happen to hit

    Im making a

    new style

    [for myself]

    that will open

  • -4-

    locked chests and

    build a bridge between

    hollowed hearts heavy

    with silent secret words

    rib carved and always


    buried alive

    deep in cold chest cavities

    waiting for the spark.

    So I sit quiet

    and the words

    on my tongue

    are silent explosives

    that burst your beating chest;

    when you eat them

    from my paper lips

    your heart will catch fire

    and you will feel me

    burning in your mouth

    and you will mistake me

    for yourself.

    Ive made a

    new style

  • -5-

    [for the world]

    because the world is


    and even I need a

    firecracker to the chest

    from a friend

    every once in a while

    to wake up

    my words

    from their slumber,


  • -6-

    I Raise My Glass Brady Blackburn

    I raise my glass To the pompous, to the rats, To those who place the burdens while others strain their backs. To spokesmen And ambassadors of lies, Everyone striving to bring about honestys demise. They are at my table And its been a long time coming With these crooked schemes, these bloody deeds, this lustful search for money. I am still in awe In my integrity, my flaw That they could rise so swiftly, propelled by only wrongs. I am amazed By all the strength it must take To learn to punch that conscience right in the fucking face. I propose a toast: To the few who swindle most, To those who will win no matter who must be opposed. Three cheers for these With their scandalous feats Shearing away their righteousness with every person that they fleece. Inspiring men, Entrepreneurial adepts Who will not stop ascending no matter who forms the steps. Applause is due To those bold, daring few Who have evolved past the need or the care for the truth. I raise my glass To those clever, selfish asses Who never gave a damn for me or the masses. I drink to the dishonest.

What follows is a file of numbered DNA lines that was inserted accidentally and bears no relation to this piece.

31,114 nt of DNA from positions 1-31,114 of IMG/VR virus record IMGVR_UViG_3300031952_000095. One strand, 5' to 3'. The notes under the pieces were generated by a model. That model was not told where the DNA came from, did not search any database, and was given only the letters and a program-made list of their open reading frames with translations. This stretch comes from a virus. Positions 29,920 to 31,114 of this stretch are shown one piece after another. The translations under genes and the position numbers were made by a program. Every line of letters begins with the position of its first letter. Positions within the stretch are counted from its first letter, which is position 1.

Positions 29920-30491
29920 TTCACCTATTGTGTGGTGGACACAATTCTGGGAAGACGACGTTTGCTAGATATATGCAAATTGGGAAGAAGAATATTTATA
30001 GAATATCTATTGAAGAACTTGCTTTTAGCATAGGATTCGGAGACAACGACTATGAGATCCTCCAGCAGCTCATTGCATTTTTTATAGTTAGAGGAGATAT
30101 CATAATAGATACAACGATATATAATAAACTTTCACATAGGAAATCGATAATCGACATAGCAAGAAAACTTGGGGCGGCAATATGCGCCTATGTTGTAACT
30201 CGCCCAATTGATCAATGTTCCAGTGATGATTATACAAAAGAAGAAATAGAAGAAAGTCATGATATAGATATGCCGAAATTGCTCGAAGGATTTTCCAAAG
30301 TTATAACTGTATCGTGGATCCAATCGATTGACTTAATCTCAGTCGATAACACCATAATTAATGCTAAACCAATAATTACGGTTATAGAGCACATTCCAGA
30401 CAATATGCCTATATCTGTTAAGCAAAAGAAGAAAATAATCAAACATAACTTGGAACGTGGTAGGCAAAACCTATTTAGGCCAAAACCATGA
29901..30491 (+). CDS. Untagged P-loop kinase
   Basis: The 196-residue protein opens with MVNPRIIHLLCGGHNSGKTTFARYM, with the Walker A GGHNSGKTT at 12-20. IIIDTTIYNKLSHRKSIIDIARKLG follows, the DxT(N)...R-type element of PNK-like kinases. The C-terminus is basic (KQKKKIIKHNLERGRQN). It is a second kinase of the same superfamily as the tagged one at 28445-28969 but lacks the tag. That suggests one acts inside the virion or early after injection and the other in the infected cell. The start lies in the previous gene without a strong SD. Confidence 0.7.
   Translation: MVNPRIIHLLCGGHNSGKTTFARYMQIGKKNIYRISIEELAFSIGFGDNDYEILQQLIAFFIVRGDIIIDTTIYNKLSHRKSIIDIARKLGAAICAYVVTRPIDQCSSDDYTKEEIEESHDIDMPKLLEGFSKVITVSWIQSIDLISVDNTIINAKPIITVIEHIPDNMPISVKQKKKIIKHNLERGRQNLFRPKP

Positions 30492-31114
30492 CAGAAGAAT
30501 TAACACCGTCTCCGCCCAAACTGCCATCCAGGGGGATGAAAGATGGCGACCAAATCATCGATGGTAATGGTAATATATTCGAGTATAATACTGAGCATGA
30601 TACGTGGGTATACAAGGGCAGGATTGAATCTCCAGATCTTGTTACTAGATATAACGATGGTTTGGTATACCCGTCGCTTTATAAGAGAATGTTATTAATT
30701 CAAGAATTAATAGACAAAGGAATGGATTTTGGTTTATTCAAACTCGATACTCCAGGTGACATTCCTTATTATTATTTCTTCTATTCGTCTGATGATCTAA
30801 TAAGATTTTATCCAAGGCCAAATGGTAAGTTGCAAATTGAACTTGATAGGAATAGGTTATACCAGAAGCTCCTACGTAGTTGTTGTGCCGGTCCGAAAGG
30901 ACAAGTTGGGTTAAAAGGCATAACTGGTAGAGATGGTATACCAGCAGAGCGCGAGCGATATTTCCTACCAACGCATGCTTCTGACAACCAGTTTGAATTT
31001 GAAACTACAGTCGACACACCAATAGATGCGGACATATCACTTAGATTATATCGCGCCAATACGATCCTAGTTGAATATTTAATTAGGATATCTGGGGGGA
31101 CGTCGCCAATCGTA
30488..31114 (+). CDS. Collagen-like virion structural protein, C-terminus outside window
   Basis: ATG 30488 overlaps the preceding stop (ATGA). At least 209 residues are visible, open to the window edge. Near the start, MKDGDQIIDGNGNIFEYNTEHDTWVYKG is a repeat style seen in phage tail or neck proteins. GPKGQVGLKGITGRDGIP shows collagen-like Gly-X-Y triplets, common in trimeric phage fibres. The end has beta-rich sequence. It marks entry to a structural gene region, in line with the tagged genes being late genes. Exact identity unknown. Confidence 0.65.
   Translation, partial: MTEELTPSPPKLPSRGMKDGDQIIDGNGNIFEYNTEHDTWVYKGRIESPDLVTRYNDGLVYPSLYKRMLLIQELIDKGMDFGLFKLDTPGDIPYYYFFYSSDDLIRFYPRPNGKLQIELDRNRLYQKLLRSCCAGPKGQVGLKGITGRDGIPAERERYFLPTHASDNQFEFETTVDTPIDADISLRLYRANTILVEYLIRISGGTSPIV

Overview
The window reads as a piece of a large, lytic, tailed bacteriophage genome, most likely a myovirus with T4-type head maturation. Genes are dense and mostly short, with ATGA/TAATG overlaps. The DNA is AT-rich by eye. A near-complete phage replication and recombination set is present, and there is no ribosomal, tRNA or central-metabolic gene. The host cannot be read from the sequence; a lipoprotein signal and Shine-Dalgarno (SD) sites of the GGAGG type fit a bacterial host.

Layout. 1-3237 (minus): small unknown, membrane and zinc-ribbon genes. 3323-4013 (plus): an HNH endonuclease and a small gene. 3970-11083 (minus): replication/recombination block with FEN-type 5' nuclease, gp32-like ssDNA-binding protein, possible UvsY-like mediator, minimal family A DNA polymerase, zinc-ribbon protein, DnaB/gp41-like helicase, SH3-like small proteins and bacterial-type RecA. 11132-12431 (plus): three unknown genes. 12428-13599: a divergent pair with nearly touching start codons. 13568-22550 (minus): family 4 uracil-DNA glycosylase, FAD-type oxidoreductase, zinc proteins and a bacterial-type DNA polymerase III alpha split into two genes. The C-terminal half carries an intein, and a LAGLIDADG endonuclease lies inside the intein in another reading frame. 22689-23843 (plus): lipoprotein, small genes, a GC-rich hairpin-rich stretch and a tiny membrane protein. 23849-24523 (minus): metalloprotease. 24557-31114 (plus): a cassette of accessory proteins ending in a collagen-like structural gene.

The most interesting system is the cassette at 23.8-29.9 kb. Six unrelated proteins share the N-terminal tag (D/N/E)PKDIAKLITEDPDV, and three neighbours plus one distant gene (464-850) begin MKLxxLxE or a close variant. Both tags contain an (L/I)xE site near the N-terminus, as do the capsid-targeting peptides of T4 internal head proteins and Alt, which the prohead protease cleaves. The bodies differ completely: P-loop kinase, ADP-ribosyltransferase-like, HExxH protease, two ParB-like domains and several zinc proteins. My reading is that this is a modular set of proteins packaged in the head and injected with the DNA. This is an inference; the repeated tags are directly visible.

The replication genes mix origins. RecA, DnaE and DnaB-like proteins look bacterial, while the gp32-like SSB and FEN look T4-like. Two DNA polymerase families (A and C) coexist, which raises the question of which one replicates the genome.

• -7-

    Work Liberates

    Katharine Meyer

  • -8-

    The Great Commission Julia Segura

    We know that paper cuts

    That onion skin is razor thin

    Pain is good

    You bled out all our savage sin

    Offered freedom from this filthy skin

    Hands that touch every heart you meet

    Feet treading every forsaken street

    Except you missed one here

    One angry, one wild, one waiting

    To forgive you, if you want

    Still, some nights nails puncture palms

    Tomorrow point out all your wrongs

    But save screams for sick dreams

    The awful raspy nothing that you hear

    Invisible but ancient tears

    Because melanin